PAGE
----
Happy hour. The time when people are getting off work and can wander into a nearby bar, pub, or restaurant to get half price drink specials and some discounted food to nibble on and wind down the day. But not in North Carolina. North Carolina is one of a few states that don’t allow happy hour.
The official rule on happy hour in the Tarheel State is that drink specials must be offered from the time the business opens to the time it closes to not be in volation of ABC laws. Free drinks or reduced price drinks cannot be offered during limited hours. That essentially means that there is no happy hour at all. The thinking behind this is that happy hour and drink specials offered within abbreviated windows of time encourage accelerated or binge drinking, which in turn can lead to increased DWI‘s and other associated crimes. Not to say that someone can’t crack open a six pack at the office, which is much cheaper than even discounted drinks at a bar, and then get behind the wheel. But this is the ABC’s thinking on how to help keep people safe, and MADD likely had their say as well.
Interestingly, many states have more extensive laws against the concept of a basic happy hour. 27 states asides from North Carolina prohibit happy hour or special drink offers including Alabama, Alaska, Arizona, Connecticut, Delaware, Illinois, Indiana, Kansas, Louisiana, Maine, Massachusetts, Michigan, Nebraska, New York, New Jersey, New Mexico, Oklahoma, Pennsylvania, Rhode Island, South Carolina, Tennessee, Vermont, Virginia, and Washington.
10 states prohibit free beverages, so no buy one get one free. These include Alaska, Kansas, Maine, Massachusetts, New York, New Mexico, Rhode Island, South Carolina, Tennessee, Virginia.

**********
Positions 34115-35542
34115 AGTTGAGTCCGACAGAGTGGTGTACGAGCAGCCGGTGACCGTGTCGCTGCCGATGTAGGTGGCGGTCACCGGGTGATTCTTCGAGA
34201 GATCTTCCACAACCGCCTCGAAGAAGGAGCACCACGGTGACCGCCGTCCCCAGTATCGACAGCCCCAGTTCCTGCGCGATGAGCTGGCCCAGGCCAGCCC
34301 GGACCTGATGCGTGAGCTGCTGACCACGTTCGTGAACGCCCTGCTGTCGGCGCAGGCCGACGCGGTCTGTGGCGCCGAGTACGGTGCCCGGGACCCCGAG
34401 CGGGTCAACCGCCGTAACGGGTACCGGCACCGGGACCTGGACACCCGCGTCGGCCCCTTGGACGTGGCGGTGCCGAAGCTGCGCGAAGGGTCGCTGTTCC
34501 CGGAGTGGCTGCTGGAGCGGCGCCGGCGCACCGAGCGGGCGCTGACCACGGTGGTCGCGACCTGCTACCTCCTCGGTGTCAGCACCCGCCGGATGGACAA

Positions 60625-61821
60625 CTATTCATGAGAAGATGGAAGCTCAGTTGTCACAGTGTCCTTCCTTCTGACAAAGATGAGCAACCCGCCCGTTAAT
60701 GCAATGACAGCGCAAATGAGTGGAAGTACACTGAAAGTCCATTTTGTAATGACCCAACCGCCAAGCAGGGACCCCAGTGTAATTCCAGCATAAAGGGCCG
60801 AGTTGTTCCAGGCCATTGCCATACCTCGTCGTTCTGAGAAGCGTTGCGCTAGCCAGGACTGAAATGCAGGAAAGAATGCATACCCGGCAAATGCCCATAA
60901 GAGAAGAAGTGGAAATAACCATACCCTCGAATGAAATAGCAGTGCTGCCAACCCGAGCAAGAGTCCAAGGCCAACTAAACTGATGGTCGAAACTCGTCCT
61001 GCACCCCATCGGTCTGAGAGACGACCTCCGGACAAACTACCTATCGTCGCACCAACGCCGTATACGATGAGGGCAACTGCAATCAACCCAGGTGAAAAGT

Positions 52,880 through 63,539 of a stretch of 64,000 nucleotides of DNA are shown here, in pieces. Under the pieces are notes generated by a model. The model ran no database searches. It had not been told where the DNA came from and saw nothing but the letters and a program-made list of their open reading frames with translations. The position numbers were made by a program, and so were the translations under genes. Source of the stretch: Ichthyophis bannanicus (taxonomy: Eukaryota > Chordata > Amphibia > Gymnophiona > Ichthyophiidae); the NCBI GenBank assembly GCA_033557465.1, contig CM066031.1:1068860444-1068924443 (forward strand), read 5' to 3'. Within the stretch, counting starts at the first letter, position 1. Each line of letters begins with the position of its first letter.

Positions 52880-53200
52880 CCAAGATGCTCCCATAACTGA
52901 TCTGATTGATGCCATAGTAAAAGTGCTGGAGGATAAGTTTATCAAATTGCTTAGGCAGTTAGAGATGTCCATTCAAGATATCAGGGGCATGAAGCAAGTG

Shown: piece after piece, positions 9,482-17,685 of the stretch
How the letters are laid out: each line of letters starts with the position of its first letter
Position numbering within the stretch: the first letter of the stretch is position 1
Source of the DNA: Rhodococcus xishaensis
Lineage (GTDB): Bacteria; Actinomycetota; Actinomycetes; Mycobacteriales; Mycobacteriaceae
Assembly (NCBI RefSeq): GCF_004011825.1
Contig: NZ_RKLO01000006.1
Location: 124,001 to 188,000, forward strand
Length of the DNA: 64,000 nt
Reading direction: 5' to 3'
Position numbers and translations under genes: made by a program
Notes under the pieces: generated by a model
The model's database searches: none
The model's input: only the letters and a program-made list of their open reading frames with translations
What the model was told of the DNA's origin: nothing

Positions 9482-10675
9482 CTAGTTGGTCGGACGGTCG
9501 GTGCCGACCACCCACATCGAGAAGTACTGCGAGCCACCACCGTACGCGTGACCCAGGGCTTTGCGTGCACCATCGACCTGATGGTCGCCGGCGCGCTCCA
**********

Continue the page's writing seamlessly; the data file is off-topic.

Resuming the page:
There are 16 states that prohibit serving an additional drink until the drinker has finished their current drink – Alaska, Arizona, Connecticut, Illinois, Indiana, Maine, Massachusetts, New Mexico, Ohio, Oklahoma, Pennsylvania, Rhode Island, Tennessee, Texas, Vermont, and Virginia.
There are 18 states that prohibit reduced-price drinks at a specific date or time – Alabama, Alaska, Delaware, Illinois, Indiana, Kansas, Louisiana, Maine, Massachusetts, New Mexico, North Carolina, Ohio, Oklahoma, Pennsylvania, Rhode Island, South Carolina, Tennessee, Texas, Virginia, and Washington.The 23 states that prohibit “bottomless brunches” and any other unlimited drink deal for a fixed price and time: Alabama, Alaska, Arizona, Connecticut, Delaware, Illinois, Kansas, Louisiana, Maine, Massachusetts, Michigan, Nebraska, New Jersey, New Mexico, New York, North Carolina, Ohio, Oklahoma, Pennsylvania, Rhode Island, Tennessee, Texas, and Virginia.
So, if you’re looking for cheap drinks after work in North Carolina, you’re out of luck. Only full price drinking here. If you still manage to get a DWI on full price drinks, call an aggressive North Carolina DWI attorney for help.